Extraction, Transformation, and Loading [chapter]

Alkis Simitsis, Panos Vassiliadis
2017 Encyclopedia of Database Systems  
SYNONYMS ETL; ETL process; ETL tool; Back Stage of a Data Warehouse; Data warehouse refreshment DEFINITION Extraction, Transformation, and Loading (ETL) processes are responsible for the operations taking place in the back stage of a data warehouse architecture. In a high level description of an ETL process, first, the data are extracted from the source datastores, which can be in a relational and/or a semi-structured format. In typical cases, the source datastores can be On-Line Transactional
more » ... rocessing (OLTP) or legacy systems, files under any format, web pages, various kinds of documents (e.g., spreadsheets and text documents) or even data coming in a streaming fashion. Typically, only the data that are different from the previous execution of an ETL process (newly inserted, updated, and deleted information) should be extracted from the sources. After this phase, the extracted data are propagated to a special-purpose area of the warehouse, called Data Staging Area (DSA), where their transformation, homogenization, and cleansing take place. The most frequently used transformations include filters and checks to ensure that the data propagated to the warehouse respect business rules and integrity constraints, as well as schema transformations that ensure that data fit the target data warehouse schema. Finally, the data are loaded to the central data warehouse (DW) and all its counterparts (e.g., data marts and views). In a traditional data warehouse setting, the ETL process periodically refreshes the data warehouse during idle or low-load, periods of its operation (e.g., every night) and has a specific time-window to complete. Nowadays, business necessities and demands require near real-time data warehouse refreshment and significant attention is drawn to this kind of technological advancement. HISTORICAL BACKGROUND Despite the fact that ETL took its name and separate existence during the first decade of the 21st century, ETL processes have been a companion to database technology for a lengthier period of time -in fact, from the beginning of its existence. During that period, ETL software was just silently hidden as a routine programming task without any particular name or individual importance. ETL was born on the first day that a programmer constructed a program that takes records from a certain persistent file and populates or enriches another file with this information. Since then, any kind of data processing software that reshapes or filters records, calculates new values, and populates another data store than the original one is a form of an ETL program. Apart from this low-profile programming task, research efforts have long hidden ETL tasks, although not much attention was paid to them. The earliest form of ETL system that we know of goes back to the EXPRESS system [13] that was intended to act as an engine that produces data transformations given some data definition and conversion nonprocedural statements. In later years, during the early days of data integration, the driving force behind data integration were wrapper-mediator schemes; the construction of the wrappers is a primitive form of ETL scripting [12]. In the mid '90's, data warehousing came in the central stage of database research and still, ETL was there, but hidden behind the lines. Popular books [4] do not mention the ETL triplet at all, although the different parts (transformation, cleansing, staging of intermediate data, and loading) are all covered -even if this is done very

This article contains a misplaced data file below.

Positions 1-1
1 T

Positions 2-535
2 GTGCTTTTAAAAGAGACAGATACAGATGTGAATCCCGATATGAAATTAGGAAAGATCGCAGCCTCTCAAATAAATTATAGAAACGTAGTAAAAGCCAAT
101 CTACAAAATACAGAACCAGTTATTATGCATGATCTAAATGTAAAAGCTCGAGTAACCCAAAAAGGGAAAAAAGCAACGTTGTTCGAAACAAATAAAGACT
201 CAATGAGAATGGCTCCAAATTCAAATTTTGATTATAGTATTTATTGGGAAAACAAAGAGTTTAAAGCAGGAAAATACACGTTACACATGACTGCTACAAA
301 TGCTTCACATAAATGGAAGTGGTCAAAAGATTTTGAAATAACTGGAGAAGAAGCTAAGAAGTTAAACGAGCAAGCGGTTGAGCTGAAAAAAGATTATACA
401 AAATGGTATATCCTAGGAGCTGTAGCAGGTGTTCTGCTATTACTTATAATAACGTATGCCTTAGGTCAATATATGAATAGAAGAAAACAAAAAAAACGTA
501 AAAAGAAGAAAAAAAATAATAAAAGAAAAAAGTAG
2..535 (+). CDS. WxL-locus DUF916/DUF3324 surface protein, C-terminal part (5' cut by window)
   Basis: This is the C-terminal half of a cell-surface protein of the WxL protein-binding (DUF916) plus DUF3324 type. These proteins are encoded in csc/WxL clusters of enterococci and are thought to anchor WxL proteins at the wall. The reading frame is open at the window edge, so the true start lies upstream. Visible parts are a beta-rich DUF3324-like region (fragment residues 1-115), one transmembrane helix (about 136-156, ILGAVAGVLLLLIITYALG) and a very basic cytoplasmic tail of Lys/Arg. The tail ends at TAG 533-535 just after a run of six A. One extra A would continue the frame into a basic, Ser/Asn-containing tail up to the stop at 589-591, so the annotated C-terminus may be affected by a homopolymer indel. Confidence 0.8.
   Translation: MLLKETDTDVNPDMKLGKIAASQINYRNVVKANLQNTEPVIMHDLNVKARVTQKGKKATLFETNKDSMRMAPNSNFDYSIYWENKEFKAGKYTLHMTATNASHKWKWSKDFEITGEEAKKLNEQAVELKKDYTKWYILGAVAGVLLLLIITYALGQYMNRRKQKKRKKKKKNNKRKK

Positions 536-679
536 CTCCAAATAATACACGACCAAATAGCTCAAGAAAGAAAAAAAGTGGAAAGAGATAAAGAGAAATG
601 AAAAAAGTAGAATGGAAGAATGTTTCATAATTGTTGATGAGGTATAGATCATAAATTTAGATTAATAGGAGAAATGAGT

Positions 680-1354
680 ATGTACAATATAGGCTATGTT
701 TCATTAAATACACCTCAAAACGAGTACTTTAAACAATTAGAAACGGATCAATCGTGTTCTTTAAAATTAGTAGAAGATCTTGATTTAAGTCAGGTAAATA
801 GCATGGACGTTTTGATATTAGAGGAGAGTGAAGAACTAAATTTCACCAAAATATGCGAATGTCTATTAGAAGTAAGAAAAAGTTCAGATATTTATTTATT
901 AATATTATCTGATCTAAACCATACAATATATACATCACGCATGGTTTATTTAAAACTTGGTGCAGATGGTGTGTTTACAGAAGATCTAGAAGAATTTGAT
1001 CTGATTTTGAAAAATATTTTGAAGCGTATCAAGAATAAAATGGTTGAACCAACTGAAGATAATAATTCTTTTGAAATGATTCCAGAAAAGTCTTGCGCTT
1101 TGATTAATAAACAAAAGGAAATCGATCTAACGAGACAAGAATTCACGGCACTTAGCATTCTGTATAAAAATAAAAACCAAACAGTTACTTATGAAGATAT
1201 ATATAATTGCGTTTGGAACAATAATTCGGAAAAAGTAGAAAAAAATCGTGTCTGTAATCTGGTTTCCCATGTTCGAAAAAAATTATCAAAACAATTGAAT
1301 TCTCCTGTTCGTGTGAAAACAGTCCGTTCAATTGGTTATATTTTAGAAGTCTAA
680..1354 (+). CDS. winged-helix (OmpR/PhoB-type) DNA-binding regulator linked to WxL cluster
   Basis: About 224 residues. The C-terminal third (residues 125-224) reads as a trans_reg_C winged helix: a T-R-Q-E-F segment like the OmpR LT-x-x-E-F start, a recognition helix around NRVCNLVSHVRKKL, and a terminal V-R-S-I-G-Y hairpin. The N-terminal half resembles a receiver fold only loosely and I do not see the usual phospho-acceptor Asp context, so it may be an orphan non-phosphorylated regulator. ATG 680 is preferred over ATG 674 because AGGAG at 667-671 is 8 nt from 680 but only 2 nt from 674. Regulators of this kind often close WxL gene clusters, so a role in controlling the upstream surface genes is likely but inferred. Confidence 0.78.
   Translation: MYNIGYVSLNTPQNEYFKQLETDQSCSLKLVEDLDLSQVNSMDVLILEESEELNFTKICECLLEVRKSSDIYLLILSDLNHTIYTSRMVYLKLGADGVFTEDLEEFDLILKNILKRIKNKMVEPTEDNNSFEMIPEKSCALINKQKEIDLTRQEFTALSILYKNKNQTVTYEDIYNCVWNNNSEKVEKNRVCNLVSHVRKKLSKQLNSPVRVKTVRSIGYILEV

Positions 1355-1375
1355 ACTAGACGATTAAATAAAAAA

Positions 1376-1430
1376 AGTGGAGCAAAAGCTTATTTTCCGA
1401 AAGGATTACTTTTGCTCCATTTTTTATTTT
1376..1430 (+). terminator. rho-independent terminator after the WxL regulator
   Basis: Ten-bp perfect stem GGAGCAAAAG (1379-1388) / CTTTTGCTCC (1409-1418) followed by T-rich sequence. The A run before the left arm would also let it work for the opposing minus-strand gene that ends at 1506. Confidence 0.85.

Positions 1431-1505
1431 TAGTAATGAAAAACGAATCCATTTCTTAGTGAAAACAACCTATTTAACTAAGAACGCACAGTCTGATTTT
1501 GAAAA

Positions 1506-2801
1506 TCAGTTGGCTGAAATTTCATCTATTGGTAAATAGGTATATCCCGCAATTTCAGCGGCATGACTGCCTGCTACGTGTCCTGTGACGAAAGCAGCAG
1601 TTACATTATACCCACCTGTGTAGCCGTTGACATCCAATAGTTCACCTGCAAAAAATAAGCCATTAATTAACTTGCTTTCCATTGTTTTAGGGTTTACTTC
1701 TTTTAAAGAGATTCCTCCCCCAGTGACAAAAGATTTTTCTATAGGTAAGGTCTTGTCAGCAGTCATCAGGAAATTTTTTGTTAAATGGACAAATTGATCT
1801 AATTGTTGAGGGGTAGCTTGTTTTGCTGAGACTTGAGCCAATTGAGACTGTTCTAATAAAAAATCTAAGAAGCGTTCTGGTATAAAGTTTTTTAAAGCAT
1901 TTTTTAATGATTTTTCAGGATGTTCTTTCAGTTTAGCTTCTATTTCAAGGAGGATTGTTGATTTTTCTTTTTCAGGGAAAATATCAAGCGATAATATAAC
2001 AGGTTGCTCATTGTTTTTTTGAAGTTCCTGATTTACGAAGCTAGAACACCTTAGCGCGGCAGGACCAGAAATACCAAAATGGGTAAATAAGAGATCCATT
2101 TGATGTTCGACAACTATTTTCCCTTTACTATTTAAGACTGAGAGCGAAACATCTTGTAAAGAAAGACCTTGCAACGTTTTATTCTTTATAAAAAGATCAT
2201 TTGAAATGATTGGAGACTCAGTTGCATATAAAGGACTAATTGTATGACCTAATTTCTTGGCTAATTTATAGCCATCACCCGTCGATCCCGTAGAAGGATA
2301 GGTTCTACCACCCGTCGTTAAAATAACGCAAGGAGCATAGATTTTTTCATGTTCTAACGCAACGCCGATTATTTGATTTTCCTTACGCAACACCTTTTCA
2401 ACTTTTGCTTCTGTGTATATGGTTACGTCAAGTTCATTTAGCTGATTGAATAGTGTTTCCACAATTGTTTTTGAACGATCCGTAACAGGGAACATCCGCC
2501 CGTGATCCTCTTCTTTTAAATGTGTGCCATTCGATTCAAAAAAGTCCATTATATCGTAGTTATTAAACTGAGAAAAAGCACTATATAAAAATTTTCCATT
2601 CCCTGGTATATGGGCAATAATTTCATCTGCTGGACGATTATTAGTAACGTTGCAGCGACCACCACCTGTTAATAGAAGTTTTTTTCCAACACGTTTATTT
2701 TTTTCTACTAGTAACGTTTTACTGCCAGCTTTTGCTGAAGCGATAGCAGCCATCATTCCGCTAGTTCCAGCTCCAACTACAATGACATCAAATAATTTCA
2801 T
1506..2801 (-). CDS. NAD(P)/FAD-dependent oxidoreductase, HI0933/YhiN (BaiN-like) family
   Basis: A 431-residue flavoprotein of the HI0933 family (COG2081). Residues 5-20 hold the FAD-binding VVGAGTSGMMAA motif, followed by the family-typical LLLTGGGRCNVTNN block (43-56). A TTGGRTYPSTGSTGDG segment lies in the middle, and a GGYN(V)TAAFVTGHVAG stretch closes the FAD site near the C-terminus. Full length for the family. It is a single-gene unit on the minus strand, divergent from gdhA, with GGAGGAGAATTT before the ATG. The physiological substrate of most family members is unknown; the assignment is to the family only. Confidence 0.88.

doi:10.1007/978-1-4899-7993-3_158-3 fatcat:etto3enuuneind3s3ldeg4s5qy